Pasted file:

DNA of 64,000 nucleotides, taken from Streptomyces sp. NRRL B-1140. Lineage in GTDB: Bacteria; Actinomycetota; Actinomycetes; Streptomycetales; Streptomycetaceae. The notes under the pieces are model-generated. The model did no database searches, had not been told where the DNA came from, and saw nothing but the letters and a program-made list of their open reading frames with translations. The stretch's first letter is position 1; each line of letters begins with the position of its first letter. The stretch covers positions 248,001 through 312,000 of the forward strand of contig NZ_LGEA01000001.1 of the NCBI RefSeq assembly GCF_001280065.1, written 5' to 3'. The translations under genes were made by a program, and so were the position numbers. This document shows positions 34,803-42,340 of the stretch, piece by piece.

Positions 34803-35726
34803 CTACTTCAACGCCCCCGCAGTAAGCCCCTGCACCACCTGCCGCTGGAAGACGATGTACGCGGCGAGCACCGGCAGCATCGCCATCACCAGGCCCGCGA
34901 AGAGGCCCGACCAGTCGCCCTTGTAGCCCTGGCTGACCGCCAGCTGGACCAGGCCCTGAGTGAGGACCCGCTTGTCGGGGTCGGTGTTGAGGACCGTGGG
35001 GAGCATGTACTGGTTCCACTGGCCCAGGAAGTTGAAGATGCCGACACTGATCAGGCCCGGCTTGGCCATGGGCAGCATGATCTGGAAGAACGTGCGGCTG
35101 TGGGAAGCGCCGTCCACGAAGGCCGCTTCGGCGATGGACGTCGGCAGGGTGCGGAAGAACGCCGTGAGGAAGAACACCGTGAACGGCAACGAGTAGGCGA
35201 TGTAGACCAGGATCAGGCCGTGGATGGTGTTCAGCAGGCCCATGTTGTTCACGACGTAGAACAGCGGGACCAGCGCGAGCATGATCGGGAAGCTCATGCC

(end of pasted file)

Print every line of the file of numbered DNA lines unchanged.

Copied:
DNA of 64,000 nucleotides, taken from Streptomyces sp. NRRL B-1140. Lineage in GTDB: Bacteria; Actinomycetota; Actinomycetes; Streptomycetales; Streptomycetaceae. The notes under the pieces are model-generated. The model did no database searches, had not been told where the DNA came from, and saw nothing but the letters and a program-made list of their open reading frames with translations. The stretch's first letter is position 1; each line of letters begins with the position of its first letter. The stretch covers positions 248,001 through 312,000 of the forward strand of contig NZ_LGEA01000001.1 of the NCBI RefSeq assembly GCF_001280065.1, written 5' to 3'. The translations under genes were made by a program, and so were the position numbers. This document shows positions 34,803-42,340 of the stretch, piece by piece.

Positions 34803-35726
34803 CTACTTCAACGCCCCCGCAGTAAGCCCCTGCACCACCTGCCGCTGGAAGACGATGTACGCGGCGAGCACCGGCAGCATCGCCATCACCAGGCCCGCGA
34901 AGAGGCCCGACCAGTCGCCCTTGTAGCCCTGGCTGACCGCCAGCTGGACCAGGCCCTGAGTGAGGACCCGCTTGTCGGGGTCGGTGTTGAGGACCGTGGG
35001 GAGCATGTACTGGTTCCACTGGCCCAGGAAGTTGAAGATGCCGACACTGATCAGGCCCGGCTTGGCCATGGGCAGCATGATCTGGAAGAACGTGCGGCTG
35101 TGGGAAGCGCCGTCCACGAAGGCCGCTTCGGCGATGGACGTCGGCAGGGTGCGGAAGAACGCCGTGAGGAAGAACACCGTGAACGGCAACGAGTAGGCGA
35201 TGTAGACCAGGATCAGGCCGTGGATGGTGTTCAGCAGGCCCATGTTGTTCACGACGTAGAACAGCGGGACCAGCGCGAGCATGATCGGGAAGCTCATGCC